For cleaner, healthy air for all to breathe,
And that soon raindrops fall from up above.

 

Tonya McQuade is an English teacher at Los Gatos High School in Los Gatos, CA, and lives with her husband in San Jose, CA. She has been writing poetry since fourth grade and is currently a member of Poetry Center San Jose. She has been published in Poetry.com’s America at the Millennium: The Best Poems and Poets of the 20th Century, Pushpen Press’s Three: An Anthology of Flash Non-Fiction, and California Teacher Association’s digital California Educator. 

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14 Responses

    • Tonya McQuade

      Thank you. There have been so many heart-breaking stories, but so many uplifting stories as well.

      Reply
  1. James A. Tweedie

    Your well-thought and well-expressed poem begs for one small word to be added at the end.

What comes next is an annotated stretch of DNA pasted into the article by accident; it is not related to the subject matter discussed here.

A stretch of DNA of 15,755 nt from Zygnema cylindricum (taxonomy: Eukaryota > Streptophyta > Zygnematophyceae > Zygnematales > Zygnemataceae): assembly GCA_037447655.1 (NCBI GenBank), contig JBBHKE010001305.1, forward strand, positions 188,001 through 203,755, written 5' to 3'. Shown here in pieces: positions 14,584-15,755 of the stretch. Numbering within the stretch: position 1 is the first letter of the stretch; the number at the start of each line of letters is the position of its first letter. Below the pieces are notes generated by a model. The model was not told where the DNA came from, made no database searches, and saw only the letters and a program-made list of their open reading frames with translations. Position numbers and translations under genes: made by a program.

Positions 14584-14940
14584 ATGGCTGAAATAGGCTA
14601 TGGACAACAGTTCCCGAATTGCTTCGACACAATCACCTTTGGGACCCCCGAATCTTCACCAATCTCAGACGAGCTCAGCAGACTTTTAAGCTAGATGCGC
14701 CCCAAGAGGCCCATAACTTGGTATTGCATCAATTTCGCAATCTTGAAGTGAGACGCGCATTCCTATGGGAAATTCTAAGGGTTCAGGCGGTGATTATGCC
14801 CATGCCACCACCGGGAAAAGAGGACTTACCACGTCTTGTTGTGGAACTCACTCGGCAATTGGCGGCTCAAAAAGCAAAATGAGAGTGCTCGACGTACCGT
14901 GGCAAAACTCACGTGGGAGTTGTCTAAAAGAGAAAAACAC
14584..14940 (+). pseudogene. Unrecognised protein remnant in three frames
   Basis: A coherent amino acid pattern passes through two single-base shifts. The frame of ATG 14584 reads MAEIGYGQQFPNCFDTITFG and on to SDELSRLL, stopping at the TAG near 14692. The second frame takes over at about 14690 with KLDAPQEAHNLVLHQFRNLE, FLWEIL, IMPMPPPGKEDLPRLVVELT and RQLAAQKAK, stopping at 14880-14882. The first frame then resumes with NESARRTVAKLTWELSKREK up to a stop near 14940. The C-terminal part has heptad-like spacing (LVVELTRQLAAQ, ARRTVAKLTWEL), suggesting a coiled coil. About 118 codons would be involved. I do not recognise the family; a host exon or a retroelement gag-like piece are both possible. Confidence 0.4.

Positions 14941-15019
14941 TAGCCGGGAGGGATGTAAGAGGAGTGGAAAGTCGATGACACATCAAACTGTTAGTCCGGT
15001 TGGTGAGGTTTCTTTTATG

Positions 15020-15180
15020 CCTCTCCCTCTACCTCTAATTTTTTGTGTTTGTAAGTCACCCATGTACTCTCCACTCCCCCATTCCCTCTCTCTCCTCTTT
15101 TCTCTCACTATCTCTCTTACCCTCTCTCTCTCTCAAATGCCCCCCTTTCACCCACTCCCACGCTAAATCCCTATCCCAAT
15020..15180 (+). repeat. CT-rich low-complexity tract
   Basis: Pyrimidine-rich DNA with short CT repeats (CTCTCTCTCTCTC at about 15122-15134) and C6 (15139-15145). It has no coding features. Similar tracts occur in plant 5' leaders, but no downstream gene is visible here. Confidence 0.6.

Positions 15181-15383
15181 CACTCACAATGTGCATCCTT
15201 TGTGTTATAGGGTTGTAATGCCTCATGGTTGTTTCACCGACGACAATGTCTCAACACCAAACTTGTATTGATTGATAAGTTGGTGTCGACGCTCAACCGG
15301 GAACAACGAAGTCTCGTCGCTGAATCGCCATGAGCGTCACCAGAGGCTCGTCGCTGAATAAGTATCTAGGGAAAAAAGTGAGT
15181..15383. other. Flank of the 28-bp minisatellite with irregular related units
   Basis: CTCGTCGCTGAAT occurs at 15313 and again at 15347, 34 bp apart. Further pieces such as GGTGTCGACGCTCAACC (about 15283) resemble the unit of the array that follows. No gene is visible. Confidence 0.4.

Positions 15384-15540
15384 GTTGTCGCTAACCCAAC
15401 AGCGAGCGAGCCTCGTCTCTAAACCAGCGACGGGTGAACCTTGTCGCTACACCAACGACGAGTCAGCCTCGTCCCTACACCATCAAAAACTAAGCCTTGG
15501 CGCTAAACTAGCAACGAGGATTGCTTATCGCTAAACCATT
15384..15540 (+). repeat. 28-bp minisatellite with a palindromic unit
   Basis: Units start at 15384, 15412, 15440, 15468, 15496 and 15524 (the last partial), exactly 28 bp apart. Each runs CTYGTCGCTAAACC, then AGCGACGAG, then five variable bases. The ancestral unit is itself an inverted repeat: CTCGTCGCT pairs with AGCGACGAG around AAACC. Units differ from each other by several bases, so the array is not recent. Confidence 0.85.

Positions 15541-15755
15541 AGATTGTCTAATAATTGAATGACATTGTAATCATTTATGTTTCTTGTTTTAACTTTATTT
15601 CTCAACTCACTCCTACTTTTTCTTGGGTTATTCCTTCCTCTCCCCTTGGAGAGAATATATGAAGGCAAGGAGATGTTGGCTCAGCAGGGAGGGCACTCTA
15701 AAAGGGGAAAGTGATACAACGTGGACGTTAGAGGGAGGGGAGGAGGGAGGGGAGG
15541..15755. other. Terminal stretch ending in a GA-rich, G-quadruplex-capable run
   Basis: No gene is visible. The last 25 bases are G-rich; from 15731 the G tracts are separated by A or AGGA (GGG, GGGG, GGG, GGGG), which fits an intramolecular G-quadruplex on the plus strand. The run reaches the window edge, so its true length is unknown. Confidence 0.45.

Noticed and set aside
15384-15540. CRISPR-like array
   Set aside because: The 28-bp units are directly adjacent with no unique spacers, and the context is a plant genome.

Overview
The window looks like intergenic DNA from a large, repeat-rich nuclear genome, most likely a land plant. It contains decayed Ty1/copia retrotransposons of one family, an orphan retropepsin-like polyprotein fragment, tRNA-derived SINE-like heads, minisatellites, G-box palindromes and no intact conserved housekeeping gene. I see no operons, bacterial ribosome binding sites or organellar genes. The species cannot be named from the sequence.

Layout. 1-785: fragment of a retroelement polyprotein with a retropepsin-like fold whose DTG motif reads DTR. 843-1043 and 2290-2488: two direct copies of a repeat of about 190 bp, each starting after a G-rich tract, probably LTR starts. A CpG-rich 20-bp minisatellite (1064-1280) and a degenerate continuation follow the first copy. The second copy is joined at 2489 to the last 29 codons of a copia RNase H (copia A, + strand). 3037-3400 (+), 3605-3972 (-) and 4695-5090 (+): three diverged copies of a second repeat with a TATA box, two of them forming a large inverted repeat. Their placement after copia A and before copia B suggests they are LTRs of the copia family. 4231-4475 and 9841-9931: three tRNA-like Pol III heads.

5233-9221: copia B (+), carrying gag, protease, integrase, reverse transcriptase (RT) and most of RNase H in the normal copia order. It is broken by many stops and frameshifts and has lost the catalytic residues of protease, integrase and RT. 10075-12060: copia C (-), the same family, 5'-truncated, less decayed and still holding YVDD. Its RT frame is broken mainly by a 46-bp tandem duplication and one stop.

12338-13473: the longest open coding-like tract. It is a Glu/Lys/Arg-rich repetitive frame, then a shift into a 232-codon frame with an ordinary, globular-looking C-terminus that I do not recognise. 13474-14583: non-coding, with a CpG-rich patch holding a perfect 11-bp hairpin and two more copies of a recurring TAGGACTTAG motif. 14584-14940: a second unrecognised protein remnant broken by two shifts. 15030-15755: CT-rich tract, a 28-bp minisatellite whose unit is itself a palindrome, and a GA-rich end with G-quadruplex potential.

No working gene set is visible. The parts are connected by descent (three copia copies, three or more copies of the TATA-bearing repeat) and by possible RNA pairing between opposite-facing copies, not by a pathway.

“Amen.”

    Reply
    • Tonya McQuade

      Yes – prayers are certainly appreciated for California right now, esp. for those who have lost so much. If people want to help out, one great way is through the North Valley Community Foundation: https://www.nvcf.org.

      Reply
  2. Mark Stone

    Tonya, Hello.

    1. In S2L2, I like how you were able to deftly fit “Air Quality Index” into iambic meter.

    2. S4L1&2 read as follows:

    The town of Paradise has been destroyed,
    More than ten thousand homes and buildings burned;

    The second line does work. However, for some reason, I want to put the emphasis on “more” rather than on “than.” Perhaps because every time I see the word “More,” I think of the 1964 Andy Williams hit song titled “More.” But I digress. Here is what I would do with that line:

    The town of Paradise has been destroyed,
    Ten thousand plus of homes and buildings burned;

    That maintains the iambic meter, plus you would get vertical alliteration in that the fourth syllable of each line would start with the same consonant.

    3. S9L4 reads as follows: “They battle to preserve life, tree, and town.” I just like the sound of this line.